The measuring method of the invention can also be implemented when the voltage sources 5 and 6 are replaced by current sources or when one voltage source is removed. The symmetrical feed of the parasitic current which is critical for success is thereby not lost since the internal resistance of a voltage source is ideally zero. Further, the measuring method can also be implemented without further ado with an alternating current measurement having defined carrier frequency. The precision resistors 7 and 8 in the two current branches can also be omitted when the current in the respective branch is directly identified.
FIG. 3 shows the collaboration of various circuit components for the implementation of a development upon the method of the invention in a block circuit diagram. A standard silicon wafer 11 having a layer to be deposited thereon, with a sheet resistivity 12, is selected as a specific unit under test.
A measured signal is taken at four locations at the standard silicon substrate 11 covered with the layer, in accord with the known four-point measuring method. Two respective points thereby serve the purpose of contacting each current branch composed of two current paths 13 and 14 or, respectively, 15 and 16 for separate current impression and voltage measurement. It is thereby advantageous to provide a low-pass filter 17 and 18 or, respectively, 19 and 20 in each of the four current paths 13 and 14 or, respectively, 15 and 16 in order to eliminate higher-frequency disturbances deriving from the environment. A compromise between optimally low cutoff frequency and a signal falsification due to time constants must be found as limit frequency for the low-pass filters. A typical cut-off frequency is 100 Hz. An arrangement 21 or, respectively, 22 having resistances with various values and having the selection relay and a voltage source 5 or, respectively, 6 is also indicated in each of the current branches in FIG. 3. The pick-up of the measured value ensues via an analog-to-digital converter 23 that is coupled to a PC 24 as process computer. The display of the measured values, for example, can ensue with a picture screen or with a printer.
A measurement of resistance according to the Van Der Pauw method (cyclical interchange of the current/voltage contacts) is also possible with the measuring structure of FIG. 3. A two-point measurement, of course, is also fundamentally possible but seems less advantageous due to the falsification of the measured values given small resistances on the extent of the contact resistances.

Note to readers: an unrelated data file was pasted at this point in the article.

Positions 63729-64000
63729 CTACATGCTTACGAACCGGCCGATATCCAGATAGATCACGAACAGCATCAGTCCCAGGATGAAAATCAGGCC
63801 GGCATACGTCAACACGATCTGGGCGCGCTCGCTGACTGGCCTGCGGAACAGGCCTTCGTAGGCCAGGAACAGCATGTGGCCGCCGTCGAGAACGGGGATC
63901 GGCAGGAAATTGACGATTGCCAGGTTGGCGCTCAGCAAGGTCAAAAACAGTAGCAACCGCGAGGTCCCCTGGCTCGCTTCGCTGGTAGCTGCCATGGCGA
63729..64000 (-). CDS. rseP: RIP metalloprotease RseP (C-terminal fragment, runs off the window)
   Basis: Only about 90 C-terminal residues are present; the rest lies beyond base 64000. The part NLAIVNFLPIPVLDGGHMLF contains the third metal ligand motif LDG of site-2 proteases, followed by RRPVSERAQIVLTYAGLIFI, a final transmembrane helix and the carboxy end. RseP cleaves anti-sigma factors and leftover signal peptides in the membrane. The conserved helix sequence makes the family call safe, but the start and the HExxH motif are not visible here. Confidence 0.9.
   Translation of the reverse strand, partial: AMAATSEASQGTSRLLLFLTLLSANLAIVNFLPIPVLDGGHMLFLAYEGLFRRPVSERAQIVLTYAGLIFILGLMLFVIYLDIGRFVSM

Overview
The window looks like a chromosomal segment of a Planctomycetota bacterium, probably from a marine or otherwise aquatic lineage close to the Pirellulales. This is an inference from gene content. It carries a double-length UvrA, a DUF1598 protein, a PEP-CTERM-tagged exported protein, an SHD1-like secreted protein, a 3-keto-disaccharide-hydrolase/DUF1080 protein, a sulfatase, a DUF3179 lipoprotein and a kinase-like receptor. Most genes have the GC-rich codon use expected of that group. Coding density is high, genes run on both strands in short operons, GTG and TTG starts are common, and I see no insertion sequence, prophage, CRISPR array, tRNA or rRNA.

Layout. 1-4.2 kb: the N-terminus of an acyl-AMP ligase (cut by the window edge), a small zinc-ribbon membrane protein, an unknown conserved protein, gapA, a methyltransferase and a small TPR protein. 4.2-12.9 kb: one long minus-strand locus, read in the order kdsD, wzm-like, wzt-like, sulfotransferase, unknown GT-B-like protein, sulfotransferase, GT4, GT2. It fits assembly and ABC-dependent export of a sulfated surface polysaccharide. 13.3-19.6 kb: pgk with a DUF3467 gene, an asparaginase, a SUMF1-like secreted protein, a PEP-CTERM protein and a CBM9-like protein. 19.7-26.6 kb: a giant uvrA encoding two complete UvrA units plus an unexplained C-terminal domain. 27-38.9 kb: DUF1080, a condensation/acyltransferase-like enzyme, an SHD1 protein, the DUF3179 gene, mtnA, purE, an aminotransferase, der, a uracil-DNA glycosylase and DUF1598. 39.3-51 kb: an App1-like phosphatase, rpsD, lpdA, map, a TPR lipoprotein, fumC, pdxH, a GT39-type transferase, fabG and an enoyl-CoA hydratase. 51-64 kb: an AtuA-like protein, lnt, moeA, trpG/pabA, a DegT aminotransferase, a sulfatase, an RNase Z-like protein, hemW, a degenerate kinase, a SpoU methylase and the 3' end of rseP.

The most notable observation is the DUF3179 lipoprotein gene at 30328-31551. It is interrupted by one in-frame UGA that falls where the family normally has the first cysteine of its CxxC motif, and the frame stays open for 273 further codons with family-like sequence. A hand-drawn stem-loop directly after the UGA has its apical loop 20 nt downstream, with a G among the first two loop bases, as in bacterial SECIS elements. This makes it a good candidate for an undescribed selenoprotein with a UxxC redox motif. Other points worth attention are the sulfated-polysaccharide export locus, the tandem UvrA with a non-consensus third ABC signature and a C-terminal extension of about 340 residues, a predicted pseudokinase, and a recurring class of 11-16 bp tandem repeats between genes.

It must also be considered advantageous in the method of the invention that problems with the contacting or the transmission of the measured values are overcome. It is readily possible to contact the silicon substrate with, for example, a slip ring and to provide a vacuum bushing for the communication of the measured values, so that the measurement is also not subject to any temperature limitations whatsoever due to the arrangement of the measuring electronics outside the process chamber.
For temperature measurement, for example, a platinum layer can be directly applied on the wafer at a standard substrate between two insulating layers and the temperature can be identified via the electrical resistance of the platinum layer. The identification can ensue, for instance, by comparison to a calibration curve. Since, in the case of a temperature measurement, the dynamics of the measured quantity is not so great that the precision resistor must be constantly matched to the sheet resistivity, the arrangement of individual resistors can be locked to one position in order to simplify the measuring structure. The contacting can again ensue via four free contact points on the platinum layer or, respectively, via contacting locations that are connected to the platinum layer.